Animals were deeply anaesthetized by an intraperitoneal injection of a mixture of Xylazine/Ketamine, and were perfused by cardiac injection of 20 mL of PBS 1X. Brains were extracted and stored in ice-cold PBS. Olfactory bulbs and cerebellum were discarded and the cerebral hemisphere containing the tumor was excised. Cerebral tissues located below the corpus callosum including ventricles were removed with forceps. Then, tumor and surrounding healthy cerebral cortex including dura-mater were stored in a tube with DNAse I, Collagenase D (Roche Applied Science) and Collagenase V (Sigma). The dissociation was realized on a GentleMACS Octo Dissociator (Miltenyl Biotec), the suspension was then filtered while enzymatic reaction was blocked with EDTA. The cell suspension was centrifuged in an 80%/40% Percoll density gradient and rinsed before incubation with 2.4G2. Finally, the cell suspension was incubated 20 min with a mix of antibodies (see Suppl. Table 1) and labeled with Sytox Blue (Life technology). Acquisition was realized on a 5 lasers BD LSRFortessaTM FACS equipment and data were extracted using the BD FACSDiva software . All acquisition are done in a standardized way using application settings. The gating strategy used to extract immune cells is described in Suppl. Fig. 3.
Patient characteristics and tumor samples
One hundred and twenty three patients (80 males and 43 females) with GBM (GBM, WHO grade IV) were included in this retrospective study. Patient age at the time of surgery ranged from 20 to 81 years (mean age at surgery: 59.2 years ± 14.3 years). Complete or subtotal surgical excision was performed in 72 cases, incomplete surgical excision (partial or biopsy) in 49 cases, excision quality was unknown in 2 cases. Tumor specimens were obtained according to a protocol approved by the local institutional review board and ethics committee and conducted according to national regulations. All the patients provided written informed consent. GBM samples provided from the AP-HM tumor bank (authorization AC-2013-1786 and 2014-A00585-42) were pooled on a tissue-microarray (TMA) for high throughput screening. The histology of the paraffin-embedded samples was confirmed by a pathologist (DFB).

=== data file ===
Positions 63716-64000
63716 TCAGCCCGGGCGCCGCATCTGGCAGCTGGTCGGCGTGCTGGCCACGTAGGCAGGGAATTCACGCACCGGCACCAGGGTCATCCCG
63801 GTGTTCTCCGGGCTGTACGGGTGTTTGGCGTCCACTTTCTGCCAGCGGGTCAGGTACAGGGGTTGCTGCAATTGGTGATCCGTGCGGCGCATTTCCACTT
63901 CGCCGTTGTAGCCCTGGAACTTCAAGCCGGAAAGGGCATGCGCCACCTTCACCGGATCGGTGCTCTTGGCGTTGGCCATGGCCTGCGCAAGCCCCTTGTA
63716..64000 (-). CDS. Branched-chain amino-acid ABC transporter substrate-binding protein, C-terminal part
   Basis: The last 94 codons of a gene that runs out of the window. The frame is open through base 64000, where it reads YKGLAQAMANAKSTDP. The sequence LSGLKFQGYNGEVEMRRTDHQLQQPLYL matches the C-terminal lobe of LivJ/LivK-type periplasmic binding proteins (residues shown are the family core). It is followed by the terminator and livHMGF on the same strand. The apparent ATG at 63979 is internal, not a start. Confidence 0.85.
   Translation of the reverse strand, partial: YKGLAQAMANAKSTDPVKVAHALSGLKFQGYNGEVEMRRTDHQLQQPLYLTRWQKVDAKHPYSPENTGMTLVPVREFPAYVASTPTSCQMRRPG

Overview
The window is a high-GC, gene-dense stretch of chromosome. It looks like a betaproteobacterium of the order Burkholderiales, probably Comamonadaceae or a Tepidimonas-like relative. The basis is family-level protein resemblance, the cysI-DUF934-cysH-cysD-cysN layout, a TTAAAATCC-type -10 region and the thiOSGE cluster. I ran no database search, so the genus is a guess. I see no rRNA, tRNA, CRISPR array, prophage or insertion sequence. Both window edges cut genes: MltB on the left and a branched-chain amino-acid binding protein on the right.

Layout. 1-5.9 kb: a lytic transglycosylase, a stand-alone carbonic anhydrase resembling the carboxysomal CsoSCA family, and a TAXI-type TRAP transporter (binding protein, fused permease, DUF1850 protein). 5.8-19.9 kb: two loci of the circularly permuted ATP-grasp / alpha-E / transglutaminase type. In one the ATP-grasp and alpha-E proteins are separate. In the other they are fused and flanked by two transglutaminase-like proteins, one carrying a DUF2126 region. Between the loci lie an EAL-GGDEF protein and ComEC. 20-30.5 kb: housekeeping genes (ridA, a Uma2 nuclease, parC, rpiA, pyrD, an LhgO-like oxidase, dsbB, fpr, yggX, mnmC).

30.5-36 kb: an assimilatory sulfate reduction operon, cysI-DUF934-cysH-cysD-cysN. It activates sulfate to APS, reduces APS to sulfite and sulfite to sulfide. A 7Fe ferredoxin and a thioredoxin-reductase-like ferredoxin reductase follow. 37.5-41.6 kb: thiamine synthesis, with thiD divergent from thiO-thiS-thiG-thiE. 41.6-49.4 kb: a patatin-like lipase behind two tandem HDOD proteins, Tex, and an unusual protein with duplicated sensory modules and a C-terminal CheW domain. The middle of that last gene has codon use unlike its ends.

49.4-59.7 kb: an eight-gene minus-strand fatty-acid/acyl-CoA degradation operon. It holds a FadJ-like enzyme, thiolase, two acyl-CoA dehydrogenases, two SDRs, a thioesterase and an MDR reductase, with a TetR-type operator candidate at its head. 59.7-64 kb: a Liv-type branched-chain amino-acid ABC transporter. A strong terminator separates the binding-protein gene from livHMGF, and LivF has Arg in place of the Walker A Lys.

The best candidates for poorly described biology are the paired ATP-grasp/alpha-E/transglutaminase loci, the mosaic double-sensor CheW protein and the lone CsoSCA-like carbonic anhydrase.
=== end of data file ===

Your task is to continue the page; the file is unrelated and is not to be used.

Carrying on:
For mice, brains were extracted and fixed overnight in 4% paraformaldehyde. Then, they were cryoprotected by a 24 h bath in 30% sucrose. 25 μm thick slices were realized on a cryotome and permeabilized in a 0.5% Triton solution. A one-hour blockage of the non-specific sites was realized (bovine serum albumin 2%, goat serum 2%, donkey serum 2%, Triton 0.1%) and primary antibodies were incubated overnight at 4 °C in PBS (rabbit anti-Iba1, 1/200, Wako (019-19741); rat anti-MHCII, 1/50, Ebiosciences (145321); rat anti-Ly6G, 1/50, Ebiosciences (145931)). Secondary antibodies (goat anti-rabbit conjugated to Dylight405, 1/100, Thermo (35551); donkey anti-rat conjugated to Cy5, 1/100, Jackson Immunoresearch (712-175-150) were incubated 1 h 30 at room temperature. Slices were then mounted with Vectashield. Slices were washed in PBS in between the different steps. Observations were performed on a Zeiss LSM780 confocal microscope in the spectral mode, using 405, 488, 543 and 633 nm excitation wavelength and spectral deconvolution processing of the images.
For human biopsies, after steam-heat-induced antigen retrieval, 5-μm sections of formalin-fixed paraffin-embedded samples were tested for the presence of LysM (EPR2994(2), 1/1000, rabbit IgG, GeneTex, Inc, Irvine, USA), CD11c (EP1347Y, 1/400, rabbit IgG, Abcam, Paris, France), Iba1 (1/1000, rabbit IgG, Wako Chemicals GmbH, Germany) and CD11b (EP1345Y, 1/100, rabbit IgG, Abcam). A Benchmark Ventana autostainer (Ventana Medical Systems SA, Illkirch, France) was used for detection, and slides were simultaneously immunostained to avoid inter-manipulation variability. Slides were then scanned (Nanozoomer 2.0-HT, Hamamatsu Photonics SARL France, Massy, France) and images processed in NDP.view2 software (Hamamatsu). Results of the stainings were determined from three areas of the tumor for each patient and then expressed as negative or positive.
All data are expressed as mean ± SEM. Mann-Whitney U-test or one-way ANOVA were used to test differences in between time points. p < 0.05 was used as a criterion for *significance, while p < 0.001 was used as a criterion for ***significance. All statistical analyses were performed with Microsoft Excel and Graphpad Prism.
To analyze data on the patient cohort, analyses were conducted using the statistical package SPSS software v.17 (SPSS Inc, Chicago, USA). To compare patients’ groups according to immunoexpressed inflammation markers, we used Pearson’s chi-square test and Fisher’s exact test as appropriate. Progression free survival (PFS) and overall survival (OS) of the patients were calculated from the date of surgery until disease progression, death or last follow-up (censured data). Survival was estimated using the Kaplan–Meier method and curves were compared using the log-rank test. All the tests were two-sided and p-values of less than 0.05 were considered significant for each statistical analysis.
How to cite this article: Ricard, C. et al. Phenotypic dynamics of microglial and monocyte-derived cells in glioblastoma-bearing mice. Sci. Rep. 6, 26381; doi: 10.1038/srep26381 (2016).
We thank Cecile Meunier for assistance with histology and mouse colony management, Carole Colin for help in treating statistical data, Alexandre Jaouen and Lisa Lamasse at CERIMED and the PicsL staff for imaging technical assistance. This work was supported by Institut National du Cancer (G.R., D.F.B., A.T. and F.D.) (PLBIO14-197), by Canceropole PACA (fellowship to C.R.), by Site de Recherche Integrée en Cancérologie (INCA-DGOS-INSERM 6038) (D.F.B., G.R. and F.D.), by GEFLUC (F.D.) (BEVAC802), by Fondation de Recherche Médicale (F.D.) (ING20140129149), by Agence Nationale Recherche ANR15-CE16-0009-01 (F.D. and M.M.) and core support from AMU, CNRS and INSERM.